New York City Opera artistic director George Steel hopped out of the rowboat and reported that “the geese were very interested in the bass section.” This is as it should have been for the aquatic sound test of R. Murray Schafer’s Music for Wilderness Lake and Credo a few weeks before their New York premiere on June 21 at the 7th Make Music New York (MMNY) festival. Based on France’s Fête de la musique, MMNY began experimenting on Central Park Lake in 2010 with Iannis Xenakis’s sextet Persephassa, written for an audience surrounded by percussionists. They performed it with the musicians on rafts and the audience in rowboats and have used the lake every year since. This year, the daylong festival presents more than a thousand events in all the boroughs.
“It’s more of a happening than a concert with ushers,” explained festival founder Aaron Friedman. It was Americas Society-Council of the Americas’ music director, Sebastián Zubieta, who suggested Schafer, Canada’s most famous living composer—outside of Canada—and an influential pedagogue credited with inventing the field of sonic ecology and motivating an entire generation to listen. MMNY began with the idea of performing a piece—written for a lake near Bancroft, Ont., (Wilderness Lake)—on a lake in Manhattan. Zubieta went at dawn in November and made recordings to hear if Central Park Lake was quiet enough. It was. “The city almost disappears,” he says. “It’s amazing how strong nature is.” Credo was added to the program afterward. It has never been performed outside.
Credo is the second part of Apocalypsis, which has hardly been performed since its 1980 premiere at Centennial Hall in London, Ont.; it was last revived in 2001 in Toronto. Schafer is happy they will try it in Manhattan’s wilds. “I’m doing productions outdoors all the time, these big works out in the wilderness for an audience of 12,” he said. A performance in Central Park will turn this ratio on its head, even at 7:30 a.m., when Dawn from Music for Wilderness Lake will be played for an audience of music fanatics, joggers and people who wake up in the bushes when 12 trombonists start to blow.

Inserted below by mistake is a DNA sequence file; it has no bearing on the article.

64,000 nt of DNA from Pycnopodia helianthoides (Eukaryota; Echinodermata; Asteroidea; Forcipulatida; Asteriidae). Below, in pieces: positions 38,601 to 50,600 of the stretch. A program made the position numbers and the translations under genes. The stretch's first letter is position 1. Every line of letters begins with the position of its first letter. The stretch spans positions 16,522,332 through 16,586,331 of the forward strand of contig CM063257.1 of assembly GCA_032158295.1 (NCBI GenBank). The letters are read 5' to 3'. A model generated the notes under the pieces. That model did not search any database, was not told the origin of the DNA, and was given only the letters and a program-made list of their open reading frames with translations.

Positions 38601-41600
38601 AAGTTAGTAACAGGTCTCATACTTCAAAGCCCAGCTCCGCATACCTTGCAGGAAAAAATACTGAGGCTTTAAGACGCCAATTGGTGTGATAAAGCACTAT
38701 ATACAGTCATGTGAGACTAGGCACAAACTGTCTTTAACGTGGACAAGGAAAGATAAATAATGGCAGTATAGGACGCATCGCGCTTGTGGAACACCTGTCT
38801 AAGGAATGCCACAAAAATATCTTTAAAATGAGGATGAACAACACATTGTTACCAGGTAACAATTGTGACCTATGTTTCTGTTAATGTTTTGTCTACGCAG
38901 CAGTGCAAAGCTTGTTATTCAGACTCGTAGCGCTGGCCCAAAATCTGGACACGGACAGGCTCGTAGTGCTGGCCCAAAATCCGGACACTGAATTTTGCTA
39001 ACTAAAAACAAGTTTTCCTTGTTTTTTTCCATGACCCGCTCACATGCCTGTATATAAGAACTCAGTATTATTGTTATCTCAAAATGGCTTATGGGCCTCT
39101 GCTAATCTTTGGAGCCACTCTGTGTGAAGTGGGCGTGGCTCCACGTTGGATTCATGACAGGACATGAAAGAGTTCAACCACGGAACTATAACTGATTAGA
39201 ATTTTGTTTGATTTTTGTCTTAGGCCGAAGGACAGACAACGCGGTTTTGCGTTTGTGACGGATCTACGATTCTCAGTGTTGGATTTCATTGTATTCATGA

Written in 1979, Wilderness Lake is one of Schafer’s first environmental compositions. It is in two 10-minute parts: Dusk, performed outdoors as the sun sets, with audience and performers camping at the lake afterward, and Dawn, played the next morning. It’s usually done the other way around so people don’t have to sleep rough, and that’s how they’ll do it in New York. At lake-size distances, the trombonists must play independently and take aural cues from each other for most of the piece, but at key moments, the conductor activates and uses coloured flags to organize from his conducting boat.
Credo will begin at 5 p.m. with 144 singers in 20 boats conducted by Steel. Each boat has a dedicated rower to keep the fleet from drifting too much while still moving enough to create different perspectives on the musical object. Though changing distances, the weather and acoustic phenomena inside metal boats and over the water are considered in Schafer’s outdoor work, this performance adds a new variable: The recorded accompaniment of double basses and church bells can be downloaded in advance for headphones. This is a way around park rules against amplification, explained Zubieta, and will let “people mix the accompaniment as they want.”
Apocalypsis was written in 1976 as Schafer’s response to a biblical lack of detail regarding paradise after the apocalypse. The Bible left it to “Renaissance painters to illustrate the happy singing and harp-playing survivors,” writes Schafer, whose 12 choirs sing 12 “invocations” and 12 “responses” while surrounding the audience. Credo has been performed with hundreds of singers before, but a massed choir that overwhelms indoors might be barely audible outside.
Ontario’s Stratford Summer Music Festival and Huntsville Festival will perform Wilderness Lake this summer as part of their celebrations of Schafer’s 80th birthday, but Canadians curious about Credo must come to New York and rent a boat for $12. The brave can bring their own—Friedman looked up the ordinance.